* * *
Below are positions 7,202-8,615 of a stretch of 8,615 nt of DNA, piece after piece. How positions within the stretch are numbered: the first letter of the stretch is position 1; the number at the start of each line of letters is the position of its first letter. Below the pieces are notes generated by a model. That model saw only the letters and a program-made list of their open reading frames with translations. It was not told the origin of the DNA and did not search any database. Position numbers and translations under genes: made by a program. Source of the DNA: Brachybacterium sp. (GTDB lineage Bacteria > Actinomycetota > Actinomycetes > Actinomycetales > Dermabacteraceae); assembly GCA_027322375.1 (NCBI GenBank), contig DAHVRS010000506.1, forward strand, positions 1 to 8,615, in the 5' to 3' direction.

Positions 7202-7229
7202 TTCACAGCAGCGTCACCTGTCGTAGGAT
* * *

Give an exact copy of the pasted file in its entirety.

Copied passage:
Below are positions 7,202-8,615 of a stretch of 8,615 nt of DNA, piece after piece. How positions within the stretch are numbered: the first letter of the stretch is position 1; the number at the start of each line of letters is the position of its first letter. Below the pieces are notes generated by a model. That model saw only the letters and a program-made list of their open reading frames with translations. It was not told the origin of the DNA and did not search any database. Position numbers and translations under genes: made by a program. Source of the DNA: Brachybacterium sp. (GTDB lineage Bacteria > Actinomycetota > Actinomycetes > Actinomycetales > Dermabacteraceae); assembly GCA_027322375.1 (NCBI GenBank), contig DAHVRS010000506.1, forward strand, positions 1 to 8,615, in the 5' to 3' direction.

Positions 7202-7229
7202 TTCACAGCAGCGTCACCTGTCGTAGGAT